The study addresses the issue of traditionalism and feminism in adolescent perceptions of presenting in the post-modern era, analyzing how middle-class male and female adolescents incorporate into their meaning systems complex social messages pertaining to continuity and change in maternal and paternal roles. We do so by eliciting conceptions of the daily tasks and responsibilities of mothers and fathets, as well as reasons for improper parental performance, from 95 middle-class Israeli adolescents. Based on a content analysis of responses, our findings suggest that adolescents assign to parental roles attributes characteristic of achieved roles. Their representation of these roles is complex, incorporating both a clinging to and a departure from traditional images of parental role behavior, and seems to reflect the confusion of the post-modern era as regards parenthood. Above all, subjects seem to view mothers and fathers neither as mythical gods nor demons, but rather as human beings who are attentive to their children, yet need not sacrifice their own interests; who are devoted to, yet occasionally withdraw from the parental role.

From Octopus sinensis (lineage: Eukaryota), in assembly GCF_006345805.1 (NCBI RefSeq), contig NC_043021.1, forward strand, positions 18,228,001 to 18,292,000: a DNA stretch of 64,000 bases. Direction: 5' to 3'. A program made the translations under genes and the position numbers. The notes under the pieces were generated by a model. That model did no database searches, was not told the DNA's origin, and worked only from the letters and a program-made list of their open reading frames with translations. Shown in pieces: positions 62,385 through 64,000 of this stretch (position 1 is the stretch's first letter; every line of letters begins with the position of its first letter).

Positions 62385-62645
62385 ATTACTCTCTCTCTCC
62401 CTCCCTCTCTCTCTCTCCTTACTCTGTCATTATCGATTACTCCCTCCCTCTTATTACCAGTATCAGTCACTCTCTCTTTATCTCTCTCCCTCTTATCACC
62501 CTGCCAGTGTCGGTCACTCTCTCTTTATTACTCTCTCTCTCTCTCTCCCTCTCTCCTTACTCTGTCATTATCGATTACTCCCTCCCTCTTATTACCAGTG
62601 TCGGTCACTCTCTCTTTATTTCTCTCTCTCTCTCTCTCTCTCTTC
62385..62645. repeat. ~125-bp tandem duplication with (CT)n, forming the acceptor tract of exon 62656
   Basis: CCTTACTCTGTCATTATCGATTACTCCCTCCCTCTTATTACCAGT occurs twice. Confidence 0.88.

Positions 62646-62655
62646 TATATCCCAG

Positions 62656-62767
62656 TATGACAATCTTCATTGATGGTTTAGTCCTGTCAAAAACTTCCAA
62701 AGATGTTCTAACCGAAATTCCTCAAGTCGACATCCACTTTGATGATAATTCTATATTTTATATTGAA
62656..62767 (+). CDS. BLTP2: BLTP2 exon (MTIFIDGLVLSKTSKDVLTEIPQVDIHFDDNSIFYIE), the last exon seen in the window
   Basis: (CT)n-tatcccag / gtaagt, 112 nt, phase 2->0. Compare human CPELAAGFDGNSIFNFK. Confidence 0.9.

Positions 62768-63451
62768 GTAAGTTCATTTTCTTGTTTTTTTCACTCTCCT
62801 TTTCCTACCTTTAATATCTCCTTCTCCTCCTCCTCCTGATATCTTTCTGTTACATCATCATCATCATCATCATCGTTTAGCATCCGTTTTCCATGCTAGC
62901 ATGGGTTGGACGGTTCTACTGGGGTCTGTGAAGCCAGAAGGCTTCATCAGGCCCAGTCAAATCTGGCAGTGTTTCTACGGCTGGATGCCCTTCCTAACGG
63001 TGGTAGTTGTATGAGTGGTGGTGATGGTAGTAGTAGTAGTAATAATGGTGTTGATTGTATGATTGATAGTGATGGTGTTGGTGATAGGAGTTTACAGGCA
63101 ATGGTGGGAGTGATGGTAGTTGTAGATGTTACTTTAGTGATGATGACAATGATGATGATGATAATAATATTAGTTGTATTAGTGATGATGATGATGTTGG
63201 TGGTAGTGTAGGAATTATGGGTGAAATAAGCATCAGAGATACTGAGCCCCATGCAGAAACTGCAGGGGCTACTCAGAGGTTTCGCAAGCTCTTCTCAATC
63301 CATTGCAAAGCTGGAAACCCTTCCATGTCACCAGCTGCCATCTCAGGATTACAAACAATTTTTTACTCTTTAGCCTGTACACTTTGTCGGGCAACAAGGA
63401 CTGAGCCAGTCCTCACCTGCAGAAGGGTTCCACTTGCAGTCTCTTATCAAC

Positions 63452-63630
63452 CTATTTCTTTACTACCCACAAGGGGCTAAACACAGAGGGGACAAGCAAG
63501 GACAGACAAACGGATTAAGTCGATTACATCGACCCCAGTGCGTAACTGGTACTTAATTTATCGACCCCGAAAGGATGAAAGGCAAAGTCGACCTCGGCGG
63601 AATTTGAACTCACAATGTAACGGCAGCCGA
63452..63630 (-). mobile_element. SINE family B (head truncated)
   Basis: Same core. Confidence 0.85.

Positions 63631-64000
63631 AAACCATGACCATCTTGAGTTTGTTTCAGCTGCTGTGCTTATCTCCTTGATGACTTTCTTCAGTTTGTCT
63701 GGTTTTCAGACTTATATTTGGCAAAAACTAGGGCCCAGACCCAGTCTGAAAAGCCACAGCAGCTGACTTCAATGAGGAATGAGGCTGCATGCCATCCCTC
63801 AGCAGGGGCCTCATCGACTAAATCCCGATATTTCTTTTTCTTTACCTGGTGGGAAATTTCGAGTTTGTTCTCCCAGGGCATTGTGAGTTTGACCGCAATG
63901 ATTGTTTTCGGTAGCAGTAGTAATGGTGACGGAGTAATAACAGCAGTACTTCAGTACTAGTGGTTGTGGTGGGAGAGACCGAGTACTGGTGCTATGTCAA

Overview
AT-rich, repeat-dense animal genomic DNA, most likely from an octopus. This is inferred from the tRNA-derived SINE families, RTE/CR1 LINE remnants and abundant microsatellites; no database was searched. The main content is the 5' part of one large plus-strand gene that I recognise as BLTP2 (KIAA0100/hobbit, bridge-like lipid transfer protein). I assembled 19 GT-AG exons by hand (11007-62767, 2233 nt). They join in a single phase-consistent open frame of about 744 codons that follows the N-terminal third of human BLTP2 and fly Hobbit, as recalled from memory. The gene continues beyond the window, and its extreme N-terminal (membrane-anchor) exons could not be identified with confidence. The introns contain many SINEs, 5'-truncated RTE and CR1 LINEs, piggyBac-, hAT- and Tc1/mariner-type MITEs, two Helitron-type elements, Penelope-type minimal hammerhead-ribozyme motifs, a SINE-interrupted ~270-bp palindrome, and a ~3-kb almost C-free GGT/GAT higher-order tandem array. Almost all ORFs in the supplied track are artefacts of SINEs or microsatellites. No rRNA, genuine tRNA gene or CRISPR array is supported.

|Number of pages||18|
|Journal||International Journal of Sociology of the Family|
|State||Published - 1989|